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The Covid-19 Whistleblowers

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The Covid-19 Whistleblowers - © Unsplash/Adli Wahid Image: Unsplash/Florian Olivo

Before the world moved into the unknown direction of what the WHO classifies as a pandemic, Li Wenliang, a doctor in Wuhan, had already warned authorities of an extremely contagious disease. Any testimony or interview with him was silenced. The director of the hospital where Wenliang worked was also reprimanded for having warned of the danger of this new disease that was taking the lives of health workers and was spreading without anyone really knowing how and why. As what had also happened in the case of the (in)famous/well-known Edward Snowden, all information was repressed until the situation exploded by itself.

The media echoed that case, and any loophole in these statements on the internet were recovered by users, and thus facilitated other States to have testimonies about what had previously happened. Unfortunately, we discovered the existence of this virus and its fatal consequences long before we knew about the doctor’s public complaint.

In these terms, no one is surprised that in countries where freedom of expression was already “somewhat limited” before the pandemic, that these circumstances occurred and it’s even less surprising now that we know about the serious misprints in the actual number of deaths that were reported as relatively low in a country with as high a population as China.

But the question that may arise is: what would happen in countries like Italy and Spain if irregularities in crisis management were reported? The answer is quite complicated. Italy has a law for its whistleblowers in the private sector who witness non-compliance with the legislation in their work, also, by establishing whistleblowing channels, that can determine the company’s responsibility. And for the public sector, the law has established limits for the people who can report information, with the main goal of confronting corruption.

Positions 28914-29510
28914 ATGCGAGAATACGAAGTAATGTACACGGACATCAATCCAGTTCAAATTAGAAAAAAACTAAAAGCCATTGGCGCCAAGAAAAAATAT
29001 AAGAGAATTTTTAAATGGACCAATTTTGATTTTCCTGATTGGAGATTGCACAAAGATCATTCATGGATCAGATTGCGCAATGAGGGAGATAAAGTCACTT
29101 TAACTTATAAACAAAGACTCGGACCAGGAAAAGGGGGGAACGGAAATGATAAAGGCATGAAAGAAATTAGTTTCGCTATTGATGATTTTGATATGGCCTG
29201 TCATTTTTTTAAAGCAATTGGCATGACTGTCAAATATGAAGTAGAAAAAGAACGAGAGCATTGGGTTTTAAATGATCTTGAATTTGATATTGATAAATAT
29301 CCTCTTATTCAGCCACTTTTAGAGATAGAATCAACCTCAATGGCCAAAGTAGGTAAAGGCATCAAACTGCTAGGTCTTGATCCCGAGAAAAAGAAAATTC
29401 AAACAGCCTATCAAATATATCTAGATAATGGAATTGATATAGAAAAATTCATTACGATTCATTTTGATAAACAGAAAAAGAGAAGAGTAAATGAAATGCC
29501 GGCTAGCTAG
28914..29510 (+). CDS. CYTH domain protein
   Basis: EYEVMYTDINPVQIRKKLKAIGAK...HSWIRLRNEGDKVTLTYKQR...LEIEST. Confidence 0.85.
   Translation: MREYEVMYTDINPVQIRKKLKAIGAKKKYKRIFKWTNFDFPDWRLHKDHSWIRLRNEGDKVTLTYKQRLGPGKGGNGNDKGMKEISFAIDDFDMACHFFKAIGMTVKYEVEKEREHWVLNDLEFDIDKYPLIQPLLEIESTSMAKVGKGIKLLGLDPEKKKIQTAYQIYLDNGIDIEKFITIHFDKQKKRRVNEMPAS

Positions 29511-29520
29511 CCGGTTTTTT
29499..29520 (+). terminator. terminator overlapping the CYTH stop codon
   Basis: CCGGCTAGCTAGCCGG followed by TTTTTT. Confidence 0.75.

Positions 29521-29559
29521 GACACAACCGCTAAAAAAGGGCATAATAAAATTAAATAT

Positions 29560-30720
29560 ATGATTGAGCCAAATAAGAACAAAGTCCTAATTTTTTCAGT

In Spain, the case is different since there are different rules in each of the country’s Autonomous Communities and the object is different in each community. However, most rules apply for the public sector, and they establish protection measures such as voluntary leave, change of position within the workplace or the possibility of receiving free legal advice. All this, “in spite of” three (so far unsuccessful) attempts of drafting a state law to protect the whistleblowers pointing to cases of corruption. In other words, there is no specific national law for whistleblowers, but “there is something” which can drive decisions.

Despite the differences, both countries have an obligation to transpose the Directive 2019/1037 on the protection of people who report infringements of the Union Law. This means that both, Italy and Spain, must legislate in favour of people who denounce, especially if that accusation prevents tragedies like the ones we are witnessing.